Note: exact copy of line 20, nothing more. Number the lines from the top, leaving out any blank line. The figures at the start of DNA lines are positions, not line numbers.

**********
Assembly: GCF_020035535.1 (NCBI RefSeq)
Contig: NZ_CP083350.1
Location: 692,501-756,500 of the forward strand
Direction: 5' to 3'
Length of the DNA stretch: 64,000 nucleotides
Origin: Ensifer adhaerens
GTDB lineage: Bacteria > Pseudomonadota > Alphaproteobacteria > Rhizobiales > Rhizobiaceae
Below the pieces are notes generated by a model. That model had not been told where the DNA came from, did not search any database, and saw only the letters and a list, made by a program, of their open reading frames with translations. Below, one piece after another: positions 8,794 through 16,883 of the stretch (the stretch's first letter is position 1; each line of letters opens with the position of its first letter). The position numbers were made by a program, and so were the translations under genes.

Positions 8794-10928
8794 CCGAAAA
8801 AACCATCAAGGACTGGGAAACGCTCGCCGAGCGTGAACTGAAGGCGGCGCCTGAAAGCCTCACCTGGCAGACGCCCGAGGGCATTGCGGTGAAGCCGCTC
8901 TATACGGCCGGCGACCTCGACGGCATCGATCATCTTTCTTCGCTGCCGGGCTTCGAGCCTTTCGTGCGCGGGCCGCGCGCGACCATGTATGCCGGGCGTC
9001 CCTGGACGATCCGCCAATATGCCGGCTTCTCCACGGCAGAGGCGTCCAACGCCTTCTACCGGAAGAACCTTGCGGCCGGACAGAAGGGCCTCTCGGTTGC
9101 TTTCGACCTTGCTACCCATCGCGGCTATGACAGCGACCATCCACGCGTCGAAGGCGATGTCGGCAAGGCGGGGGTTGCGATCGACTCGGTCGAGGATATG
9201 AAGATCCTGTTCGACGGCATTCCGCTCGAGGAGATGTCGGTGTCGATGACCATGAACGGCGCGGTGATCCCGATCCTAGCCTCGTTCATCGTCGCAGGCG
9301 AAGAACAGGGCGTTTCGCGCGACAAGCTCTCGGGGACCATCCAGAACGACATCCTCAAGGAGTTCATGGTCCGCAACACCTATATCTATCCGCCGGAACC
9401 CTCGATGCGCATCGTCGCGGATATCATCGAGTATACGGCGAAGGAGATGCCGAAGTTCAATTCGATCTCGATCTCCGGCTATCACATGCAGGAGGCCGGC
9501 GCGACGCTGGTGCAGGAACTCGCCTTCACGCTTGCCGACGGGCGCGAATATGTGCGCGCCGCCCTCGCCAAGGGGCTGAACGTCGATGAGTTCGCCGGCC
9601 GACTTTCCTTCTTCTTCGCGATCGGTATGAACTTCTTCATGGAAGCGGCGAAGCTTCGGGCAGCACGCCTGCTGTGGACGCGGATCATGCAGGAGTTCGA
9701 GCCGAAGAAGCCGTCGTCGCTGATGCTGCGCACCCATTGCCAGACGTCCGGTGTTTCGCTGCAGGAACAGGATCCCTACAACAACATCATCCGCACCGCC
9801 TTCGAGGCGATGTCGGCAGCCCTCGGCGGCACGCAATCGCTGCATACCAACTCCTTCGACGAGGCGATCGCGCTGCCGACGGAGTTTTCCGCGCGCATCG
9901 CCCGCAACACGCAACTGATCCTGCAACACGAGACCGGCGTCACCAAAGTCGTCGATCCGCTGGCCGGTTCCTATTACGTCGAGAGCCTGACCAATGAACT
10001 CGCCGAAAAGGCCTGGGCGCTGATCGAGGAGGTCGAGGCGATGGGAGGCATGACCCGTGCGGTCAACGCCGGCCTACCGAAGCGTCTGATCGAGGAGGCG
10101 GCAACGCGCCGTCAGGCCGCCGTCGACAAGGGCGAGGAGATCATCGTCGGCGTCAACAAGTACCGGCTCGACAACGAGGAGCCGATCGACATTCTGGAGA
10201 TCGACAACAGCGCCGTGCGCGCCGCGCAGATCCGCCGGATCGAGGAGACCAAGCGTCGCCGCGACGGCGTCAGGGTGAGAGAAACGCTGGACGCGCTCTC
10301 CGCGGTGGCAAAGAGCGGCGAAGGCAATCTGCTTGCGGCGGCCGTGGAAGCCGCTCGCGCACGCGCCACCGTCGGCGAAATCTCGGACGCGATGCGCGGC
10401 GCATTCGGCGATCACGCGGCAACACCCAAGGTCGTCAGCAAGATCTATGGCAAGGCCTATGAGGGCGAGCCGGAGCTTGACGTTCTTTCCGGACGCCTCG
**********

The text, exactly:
9701 GCCGAAGAAGCCGTCGTCGCTGATGCTGCGCACCCATTGCCAGACGTCCGGTGTTTCGCTGCAGGAACAGGATCCCTACAACAACATCATCCGCACCGCC